Conflict at work?

security-856168_1920Whether you’re a manager/supervisor, or one of the team members, you’re bound to come across some conflicts with others at work (hopefully not; but with differing personalities—well, personalities can get in the way, and disagreements might escalate).

While this blog on BizLibrary’s website might be geared toward managers, I think you’ll find the nine tips useful.

I know I’ve gotten better at dealing with conflicts after I learned to take personalities out of the situation.

I especially like tip number 9: You can ask an intent/impact question that can give the other person a do-over.

You can find the 9 tips here.


Confession #7: One of the hardest decisions I’ve had to make

This new job of mine is challenging. Invigorating. Interesting. Exciting. And very intense, in terms of no longer being able to focus on any of the extracurricular activities that I had been focusing on before taking on this new role.

Specifically, the volunteering I was doing for SDA (Society for Design Administration), and especially for the Seattle chapter. I knew I needed to do something.

So I slept on it. I talked things through with my husband. I had long, internal conversations with myself in which I played out various scenarios—should I do that; could I do that; what if I didn’t do that?

And it ultimately came down to this: I could not give SDA the best of me (even a half-hearted attempt of me) while doing my new, challenging day job. My paying job.

I needed to have a chat with the chapter’s President-elect.

I told her that it wasn’t fair to the chapter to have the President not be available during business hours. I told her about my new job and how challenging it was.

I told her of the very hard decision that I came to, which was that I needed to step down as chapter president, for the good of the chapter (and my sanity).

There, I said it. (And without any ugly crying, although I remember I did tear up just a bit at one time).

One of the hardest decisions I’ve had to make: Go back on the promise I made when I was installed as chapter president.


On the bright side for me: The current chapter board members are awesome! Dedicated. Committed to their positions. Willing to take on additional duties (because I stepped down from the president’s position). I know things are going to be just fine with the chapter this year.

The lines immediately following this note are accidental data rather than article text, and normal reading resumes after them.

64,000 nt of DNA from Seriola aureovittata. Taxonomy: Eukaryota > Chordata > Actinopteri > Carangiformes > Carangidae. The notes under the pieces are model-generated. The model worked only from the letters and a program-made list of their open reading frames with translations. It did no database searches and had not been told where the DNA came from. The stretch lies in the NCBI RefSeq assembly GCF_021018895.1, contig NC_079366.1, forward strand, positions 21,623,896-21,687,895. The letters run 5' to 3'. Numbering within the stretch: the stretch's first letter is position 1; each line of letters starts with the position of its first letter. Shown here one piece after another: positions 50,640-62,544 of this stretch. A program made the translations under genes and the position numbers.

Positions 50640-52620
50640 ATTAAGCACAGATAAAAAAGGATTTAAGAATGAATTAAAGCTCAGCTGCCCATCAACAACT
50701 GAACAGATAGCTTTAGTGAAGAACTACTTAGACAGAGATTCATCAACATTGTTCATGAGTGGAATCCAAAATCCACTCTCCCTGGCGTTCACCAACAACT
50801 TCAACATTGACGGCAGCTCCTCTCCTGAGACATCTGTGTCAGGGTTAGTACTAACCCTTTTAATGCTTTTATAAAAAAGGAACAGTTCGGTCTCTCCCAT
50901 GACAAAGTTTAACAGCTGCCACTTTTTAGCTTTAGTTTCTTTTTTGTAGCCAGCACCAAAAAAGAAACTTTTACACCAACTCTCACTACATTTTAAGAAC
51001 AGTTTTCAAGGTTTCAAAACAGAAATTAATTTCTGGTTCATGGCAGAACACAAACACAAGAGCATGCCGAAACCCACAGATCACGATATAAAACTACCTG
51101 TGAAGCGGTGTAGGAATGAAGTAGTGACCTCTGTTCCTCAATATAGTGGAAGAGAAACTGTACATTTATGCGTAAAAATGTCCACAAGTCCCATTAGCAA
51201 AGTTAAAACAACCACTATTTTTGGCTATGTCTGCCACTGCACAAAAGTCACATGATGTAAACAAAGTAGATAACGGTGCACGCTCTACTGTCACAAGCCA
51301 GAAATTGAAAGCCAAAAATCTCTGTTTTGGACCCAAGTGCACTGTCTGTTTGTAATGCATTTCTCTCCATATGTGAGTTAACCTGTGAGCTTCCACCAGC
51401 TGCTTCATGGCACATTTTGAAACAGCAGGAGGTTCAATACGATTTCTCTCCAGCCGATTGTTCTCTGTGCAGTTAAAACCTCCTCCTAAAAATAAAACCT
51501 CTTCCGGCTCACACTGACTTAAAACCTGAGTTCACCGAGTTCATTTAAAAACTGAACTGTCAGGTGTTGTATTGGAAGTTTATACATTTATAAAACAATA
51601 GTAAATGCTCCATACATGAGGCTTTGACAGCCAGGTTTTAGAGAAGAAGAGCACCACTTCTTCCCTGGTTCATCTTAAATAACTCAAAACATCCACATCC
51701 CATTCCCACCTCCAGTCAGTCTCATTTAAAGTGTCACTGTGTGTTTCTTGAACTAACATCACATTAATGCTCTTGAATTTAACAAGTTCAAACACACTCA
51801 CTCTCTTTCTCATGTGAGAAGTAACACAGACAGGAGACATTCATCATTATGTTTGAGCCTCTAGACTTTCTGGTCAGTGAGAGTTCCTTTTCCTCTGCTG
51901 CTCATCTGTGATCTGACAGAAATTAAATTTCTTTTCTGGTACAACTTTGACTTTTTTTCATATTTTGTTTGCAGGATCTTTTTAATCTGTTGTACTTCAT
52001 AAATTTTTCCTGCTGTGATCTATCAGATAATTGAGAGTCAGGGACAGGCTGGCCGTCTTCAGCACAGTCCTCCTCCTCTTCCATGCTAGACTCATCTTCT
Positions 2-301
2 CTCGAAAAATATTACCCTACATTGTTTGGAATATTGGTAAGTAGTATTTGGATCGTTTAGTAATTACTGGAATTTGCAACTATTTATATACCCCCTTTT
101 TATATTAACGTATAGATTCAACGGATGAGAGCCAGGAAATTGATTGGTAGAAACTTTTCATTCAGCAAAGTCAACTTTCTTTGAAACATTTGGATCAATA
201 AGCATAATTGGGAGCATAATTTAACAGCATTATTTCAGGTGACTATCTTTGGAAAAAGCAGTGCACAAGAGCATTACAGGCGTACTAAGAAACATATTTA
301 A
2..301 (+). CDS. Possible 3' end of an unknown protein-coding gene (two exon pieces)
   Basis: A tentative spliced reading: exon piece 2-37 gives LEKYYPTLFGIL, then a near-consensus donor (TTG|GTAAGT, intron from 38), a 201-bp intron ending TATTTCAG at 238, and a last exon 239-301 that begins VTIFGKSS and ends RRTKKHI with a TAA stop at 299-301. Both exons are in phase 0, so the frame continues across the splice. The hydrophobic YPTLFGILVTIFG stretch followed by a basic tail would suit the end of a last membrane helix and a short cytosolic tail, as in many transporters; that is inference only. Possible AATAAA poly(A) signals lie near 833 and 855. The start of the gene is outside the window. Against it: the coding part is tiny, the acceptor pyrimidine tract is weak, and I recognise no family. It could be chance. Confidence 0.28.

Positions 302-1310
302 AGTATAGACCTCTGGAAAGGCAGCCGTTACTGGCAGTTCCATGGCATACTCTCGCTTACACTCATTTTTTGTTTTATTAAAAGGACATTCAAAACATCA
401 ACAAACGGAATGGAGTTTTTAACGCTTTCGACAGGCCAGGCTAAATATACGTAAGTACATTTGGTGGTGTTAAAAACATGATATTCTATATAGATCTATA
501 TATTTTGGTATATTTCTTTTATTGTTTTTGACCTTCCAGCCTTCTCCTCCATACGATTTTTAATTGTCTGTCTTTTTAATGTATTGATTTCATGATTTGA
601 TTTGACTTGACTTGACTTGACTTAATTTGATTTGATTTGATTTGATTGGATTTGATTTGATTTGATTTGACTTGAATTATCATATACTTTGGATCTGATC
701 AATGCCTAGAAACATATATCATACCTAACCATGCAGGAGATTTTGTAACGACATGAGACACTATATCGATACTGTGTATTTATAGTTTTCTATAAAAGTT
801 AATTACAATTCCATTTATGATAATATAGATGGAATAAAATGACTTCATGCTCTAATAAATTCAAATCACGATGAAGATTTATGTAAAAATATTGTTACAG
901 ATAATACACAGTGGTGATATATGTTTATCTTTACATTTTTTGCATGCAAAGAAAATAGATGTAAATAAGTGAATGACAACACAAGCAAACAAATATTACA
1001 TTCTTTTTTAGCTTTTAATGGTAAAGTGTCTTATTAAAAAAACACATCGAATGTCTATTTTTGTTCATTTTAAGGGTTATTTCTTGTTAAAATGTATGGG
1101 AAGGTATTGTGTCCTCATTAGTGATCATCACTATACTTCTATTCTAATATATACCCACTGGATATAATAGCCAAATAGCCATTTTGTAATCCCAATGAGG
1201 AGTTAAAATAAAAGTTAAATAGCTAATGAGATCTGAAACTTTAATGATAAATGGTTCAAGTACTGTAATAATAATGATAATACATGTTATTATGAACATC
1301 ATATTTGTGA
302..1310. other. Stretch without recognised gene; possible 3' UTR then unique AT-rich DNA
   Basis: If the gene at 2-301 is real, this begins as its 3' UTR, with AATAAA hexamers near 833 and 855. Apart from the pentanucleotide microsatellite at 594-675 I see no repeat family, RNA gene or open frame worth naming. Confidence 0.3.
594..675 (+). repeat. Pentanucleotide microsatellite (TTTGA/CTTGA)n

I still feel like a s**t for stepping down, instead of trying to ride things out. I did the right thing. Right?

Doh! Lessons Learned

learn-2004900_1920I put myself into a situation that I thought I had a good handle on. But then on the day of, I realized that I was demonstrating some Excel features using 2013, instead of 2010, which was the version I had been practicing with and the version I used for the screen shots that made up the webinar handouts.


Not to self: Pay attention to the laptop you are using on the day of the webinar.

In my day job, I work in Microsoft Office Word, Excel, Powerpoint, and Outlook . . . 2010. So I am comfortable moving around the 2010 version.

I’m not as up to date as I would like to be on the changes made in the menu items from Excel 2010 to Excel 2013.

So there I am, presenting a webinar—a live presentation—and I don’t know where to find some of the features I’m talking about. Because the menu has changed a bit from 2010 to 2013.


What did I do? I had to admit to the attendees that I just realized the laptop I would be using for the webinar presentation was not the same version I practiced with. (Otherwise, I think I would have looked like an idiot, spending time trying to find where the Excel feature was that I was looking for.) So I ‘fessed up.

Shame on me for not paying attention to the equipment I would be using for my webinar.

Note to self: Pay more attention to all of the details next time!  You don’t have an admin assistant to help you, so it’s up to you to make sure you have the right equipment, especially if you are presenting a webinar to others.

Lesson learned. You can bet I won’t let that happen again.

On another note—to admins in particular: You are a wealth of knowledge and you should be sharing the knowledge you have with others (whether it’s your admin colleagues or anyone else in your firm). Help them grow their skills and knowledge. Encourage them to share their knowledge, in whatever format is comfortable for them (written, in-person 1:1 or in a group session, webinar; whatever). When the webinar host asked me if I had any last words, I talked about how I was a bit nervous knowing that I had to do a webinar presentation (it was my second time webinar-ing for the organization, but the first time doing one where they’d see my live keystrokes while in Excel), but I forged ahead and agreed to do it. (You could say I crossed that off on my bucket list—presenting another webinar—if I could become as great a webinar presenter as Melissa Esquibel, how sweet would that be?!) So . . . step out of your comfort zone and make an effort to grow your presentation skills, and share your knowledge at the same time. Once it’s over, you’ll be glad you did it.